Protein is critical in bodily function and weight loss. Atkins advocates for consuming high amounts of protein (mostly through animal products), which is typical of most diets. Protein is a great source for calories because whatever your body doesn’t use, it excretes it through waste.[2] When your body has access to a plethora of protein, it is more capable in building muscle fibers and repairing damaged muscles. In this sense, the Atkins Diet allows the subscriber to aptly respond to exercise and its effects on the body.


If you are lowering your intake of carbs, than sufficient calories have to come from somewhere. The diet consists of primarily proteins and fats, which is atypical of normal dietary suggestions. People like this because it allows them to eat things they enjoy- like cheese, fried food, and the like. Restricting your diet to those two nutrients may – or may not – lead to weight loss, but it also affords the body the conditions for ketosis, and plaque buildup in the arteries; and these have behavioral effects.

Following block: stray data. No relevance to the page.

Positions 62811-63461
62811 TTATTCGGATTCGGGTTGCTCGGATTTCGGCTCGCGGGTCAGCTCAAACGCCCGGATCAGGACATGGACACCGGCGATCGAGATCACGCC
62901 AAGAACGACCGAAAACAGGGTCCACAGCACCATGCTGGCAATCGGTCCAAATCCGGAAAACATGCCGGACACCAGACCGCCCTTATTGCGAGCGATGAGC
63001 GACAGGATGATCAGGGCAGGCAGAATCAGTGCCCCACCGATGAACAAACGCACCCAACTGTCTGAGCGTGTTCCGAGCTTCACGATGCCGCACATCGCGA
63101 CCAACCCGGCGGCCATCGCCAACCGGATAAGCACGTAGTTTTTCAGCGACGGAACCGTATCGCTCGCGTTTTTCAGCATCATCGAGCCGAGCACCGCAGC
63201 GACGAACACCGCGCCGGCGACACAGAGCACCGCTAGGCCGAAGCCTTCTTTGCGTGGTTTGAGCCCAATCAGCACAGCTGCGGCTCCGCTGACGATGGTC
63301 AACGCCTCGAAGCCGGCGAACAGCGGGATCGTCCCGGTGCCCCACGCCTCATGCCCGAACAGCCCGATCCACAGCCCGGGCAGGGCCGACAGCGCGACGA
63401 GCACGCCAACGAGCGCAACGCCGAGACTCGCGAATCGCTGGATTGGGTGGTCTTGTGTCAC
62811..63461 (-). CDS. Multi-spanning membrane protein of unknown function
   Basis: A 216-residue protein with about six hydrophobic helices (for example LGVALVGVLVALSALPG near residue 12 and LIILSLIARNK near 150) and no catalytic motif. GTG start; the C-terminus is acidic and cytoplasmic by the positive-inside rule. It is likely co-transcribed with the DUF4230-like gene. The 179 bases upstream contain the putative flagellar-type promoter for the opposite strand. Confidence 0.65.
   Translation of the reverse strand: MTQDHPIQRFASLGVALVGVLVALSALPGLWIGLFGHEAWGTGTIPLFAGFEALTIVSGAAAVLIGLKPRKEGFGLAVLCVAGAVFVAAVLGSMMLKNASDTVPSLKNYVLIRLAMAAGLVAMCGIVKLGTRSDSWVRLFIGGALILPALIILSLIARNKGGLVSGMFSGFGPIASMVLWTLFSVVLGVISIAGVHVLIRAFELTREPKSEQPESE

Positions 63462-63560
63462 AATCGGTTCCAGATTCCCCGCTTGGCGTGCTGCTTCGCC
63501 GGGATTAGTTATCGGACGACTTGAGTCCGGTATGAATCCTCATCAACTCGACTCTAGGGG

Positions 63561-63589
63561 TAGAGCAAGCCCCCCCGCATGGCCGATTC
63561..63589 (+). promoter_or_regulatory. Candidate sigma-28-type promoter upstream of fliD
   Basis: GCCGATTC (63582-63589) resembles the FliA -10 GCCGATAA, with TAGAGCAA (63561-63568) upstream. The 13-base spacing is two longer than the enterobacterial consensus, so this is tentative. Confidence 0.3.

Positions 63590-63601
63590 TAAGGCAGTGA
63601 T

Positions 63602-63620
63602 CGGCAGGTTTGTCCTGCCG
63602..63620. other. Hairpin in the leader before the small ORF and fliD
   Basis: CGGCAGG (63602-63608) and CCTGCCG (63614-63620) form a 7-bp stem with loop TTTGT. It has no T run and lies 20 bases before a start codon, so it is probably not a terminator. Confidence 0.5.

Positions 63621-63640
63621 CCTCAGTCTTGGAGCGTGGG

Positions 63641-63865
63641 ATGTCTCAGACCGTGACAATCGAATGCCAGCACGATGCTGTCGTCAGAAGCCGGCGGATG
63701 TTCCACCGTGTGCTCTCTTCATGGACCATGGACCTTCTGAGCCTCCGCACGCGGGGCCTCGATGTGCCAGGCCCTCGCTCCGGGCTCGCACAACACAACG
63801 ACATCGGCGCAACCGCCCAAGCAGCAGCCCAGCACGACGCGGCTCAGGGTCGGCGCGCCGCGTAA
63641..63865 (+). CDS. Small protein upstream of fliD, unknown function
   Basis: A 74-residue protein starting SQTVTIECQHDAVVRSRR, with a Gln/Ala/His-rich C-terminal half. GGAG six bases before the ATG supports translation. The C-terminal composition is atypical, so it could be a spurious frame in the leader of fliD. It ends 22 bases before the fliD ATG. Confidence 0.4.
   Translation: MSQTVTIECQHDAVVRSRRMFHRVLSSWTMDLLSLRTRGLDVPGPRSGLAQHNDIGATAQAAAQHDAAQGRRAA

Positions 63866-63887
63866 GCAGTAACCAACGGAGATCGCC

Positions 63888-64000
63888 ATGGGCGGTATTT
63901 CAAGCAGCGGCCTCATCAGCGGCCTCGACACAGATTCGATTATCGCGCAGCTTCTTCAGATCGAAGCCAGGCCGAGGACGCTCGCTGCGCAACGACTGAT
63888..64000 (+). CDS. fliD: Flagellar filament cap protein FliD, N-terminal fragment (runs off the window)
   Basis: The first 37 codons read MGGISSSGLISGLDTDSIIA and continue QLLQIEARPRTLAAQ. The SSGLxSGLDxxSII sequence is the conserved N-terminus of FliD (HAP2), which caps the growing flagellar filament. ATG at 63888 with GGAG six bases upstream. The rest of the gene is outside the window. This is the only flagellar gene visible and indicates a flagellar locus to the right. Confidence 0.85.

Ketosis is a consequence of your body burning off an excessive amount of fat cells in the absence of saccharides (carbohydrates). It creates an acid by-product called ketones; and a disproportionate amount of ketones in the blood is not only toxic, but also harmful to major organs.  The kidneys usually suffer the most – with an increasing risk of kidney stones and kidney failure the longer Ketosis persists.

Plaque buildup comes from ingesting high amounts of cholesterol and fat, which the Atkins Diet permits. Plaque causes artherosclerosis, or “hardening ateries,” which comes from LDL cholesterol. LDL cholesterol is largely found in animal products – meat, eggs, and milk. As your arteries thicken and the plaque builds up, you run a higher risk for heart attacks, strokes, and heart disease. More recent studies have illustrated the potential for arteries in other limbs can become clogged too, such as your legs. If plaque persists to build up, you can restrict blood flow to the extent that your limb may need to be amputated – but that is in extreme cases, and are long-term effects of a low-carb diet.